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Pictet to launch in-house EM bond fund in Asia

The "liquid global macro emerging market long-short fixed income" strategy aims to generate 6-8% gross return above overnight Libor.

The Pictet TR-Sirius fund will be offered to accredited investors in Singapore and professional investors in Hong Kong among other jurisdictions.

The strategy will be offered to external investors for the first time, according to a spokeswoman. For the past three years, it has been offered to Pictet wealth clients only and managed internally from London by Ketan Gada, head of total return emerging markets fixed income, who is supported by Thibaut Nocella and Rav Singh, she told FSA.

The strategy is described as “liquid global macro emerging market long-short fixed income”.

Basically, it comprises a highly-liquid portfolio which invests in a wide range of EM sovereign bonds, rates and foreign exchange instruments. The fund has no directional bias or benchmark constraints and takes long and short positions through the use of deriva­tives under Ucits rules.

“While the fund is unconstrained and not managed to a benchmark, the team do actively manage the ex-ante [that is, forecast] beta of the fund to EM assets within a defined range, with the aim of remaining uncorrelated and helping protect the downside by ensuring that we are not held hostage to broad EM directionality or beta,” said the spokeswoman.

The fund only invests in sovereign and quasi-sovereign issuers, without a targeted average credit rating or yield-to-maturity level, although it has + / – five year duration limit.

Moreover, “we do not manage the fund against a benchmark [because it] would restrict our ability to generate uncorrelated alpha,” she added.

Nevertheless, the managers aim to exceed the Libor overnight rate by six-to-eight percentage points, with an expected annual volatility of 4-6% over a three-to-five year horizon.

Emerging market bond funds have generated average total returns of 8.30% since the start of the year, outperforming global high yield (8.17%), Asia-Pacific (7.44%) and global fixed income funds (6.74%), according to FE Analytics data.

But over a three-year period they have underperformed global high yield bond funds, are more volatile and have suffered larger drawdowns.

Comparative data of fixed income fund sector averages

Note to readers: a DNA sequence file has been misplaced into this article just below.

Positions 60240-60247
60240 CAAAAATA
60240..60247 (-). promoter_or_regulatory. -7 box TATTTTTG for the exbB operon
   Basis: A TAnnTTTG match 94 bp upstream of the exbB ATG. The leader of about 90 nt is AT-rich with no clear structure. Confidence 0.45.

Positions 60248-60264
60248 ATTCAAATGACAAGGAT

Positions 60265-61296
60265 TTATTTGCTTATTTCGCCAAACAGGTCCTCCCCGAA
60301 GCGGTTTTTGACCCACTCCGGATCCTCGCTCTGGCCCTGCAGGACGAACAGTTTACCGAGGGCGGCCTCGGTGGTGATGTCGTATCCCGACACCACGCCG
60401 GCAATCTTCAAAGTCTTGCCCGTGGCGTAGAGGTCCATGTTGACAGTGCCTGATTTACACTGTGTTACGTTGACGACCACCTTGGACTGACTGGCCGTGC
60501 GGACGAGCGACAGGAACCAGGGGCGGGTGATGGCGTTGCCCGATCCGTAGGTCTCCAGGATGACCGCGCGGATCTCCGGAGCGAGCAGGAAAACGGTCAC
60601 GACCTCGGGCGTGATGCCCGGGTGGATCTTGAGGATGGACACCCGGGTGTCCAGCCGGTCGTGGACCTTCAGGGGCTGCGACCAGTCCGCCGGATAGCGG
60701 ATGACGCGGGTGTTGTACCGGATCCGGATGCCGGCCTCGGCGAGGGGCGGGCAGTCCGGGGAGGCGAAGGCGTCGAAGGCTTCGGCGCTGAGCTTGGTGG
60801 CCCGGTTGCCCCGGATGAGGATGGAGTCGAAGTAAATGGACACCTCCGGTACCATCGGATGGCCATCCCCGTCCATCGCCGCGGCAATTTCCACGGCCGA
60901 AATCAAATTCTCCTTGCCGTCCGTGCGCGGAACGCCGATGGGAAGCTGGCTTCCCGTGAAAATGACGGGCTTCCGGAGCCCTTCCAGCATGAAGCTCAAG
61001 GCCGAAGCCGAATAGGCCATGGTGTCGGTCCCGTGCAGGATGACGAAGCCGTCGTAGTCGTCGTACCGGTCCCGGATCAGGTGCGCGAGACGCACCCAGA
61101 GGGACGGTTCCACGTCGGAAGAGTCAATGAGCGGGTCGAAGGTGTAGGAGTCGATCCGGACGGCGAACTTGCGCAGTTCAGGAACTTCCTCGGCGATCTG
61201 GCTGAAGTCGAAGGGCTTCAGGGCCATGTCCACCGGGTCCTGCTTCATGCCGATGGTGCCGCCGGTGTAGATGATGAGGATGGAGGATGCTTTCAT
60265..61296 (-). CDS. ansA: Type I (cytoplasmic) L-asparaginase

Number of funds*

3-year cumulative return Annualised return Annualised volatility

Maximum drawdown**

Global high yield


12.57% 3.98% 3.54%


Emerging markets


7.97% 2.33% 5.08%


Asia-Pacific fixed income       48


2.29% 2.60%


Global fixed income


6.43% 1.69% 2.95%


Source: FE Analytics. Data in US dollars, 8 August 2016 – 8 August 2019. *Authorised for sale in Hong Kong and/or Singapore; **peak-to-trough decline in the funds’ value.

According to FE Analytics, only two other EM bond products have been launched to Hong Kong and Singapore investors so far this year: the $25m Goldman Sachs Emerging Markets Short Duration Bond Portfolio Fund and the M&G Emerging Markets Corporate ESG Bond Fund, which is still in its launch period.

The Pictet-Sirius fund has a “strategy capacity of $1.5bn”, said the spokeswoman.

The managers believe that their “long/short approach to emerging markets, which targets dispersion and seeks to generate uncorrelated alpha while minimising drawdown risks for investors is an attractive proposition for investors,” she said.

The lack of correlation to traditional asset classes “can perform the role of a comple­ment to their long-biased exposure to EM or simply as a separate, non-direc­tional, alpha stream,” she added.

“This strategy will offer investors participation in the advantages of emerging markets with lower volatility,” said Pictet’s fixed income CIO, Raymond Sagayam, in a statement.

As at June 2019, Geneva-headquartered Pictet managed $190bn in assets, invested in equity and bond markets worldwide, according to the statement.

Comparative cumulative returns of fixed income fund categories

Source: FE Analytics. Three-year cumulative performance in US dollars.

Part of the Mark Allen Group.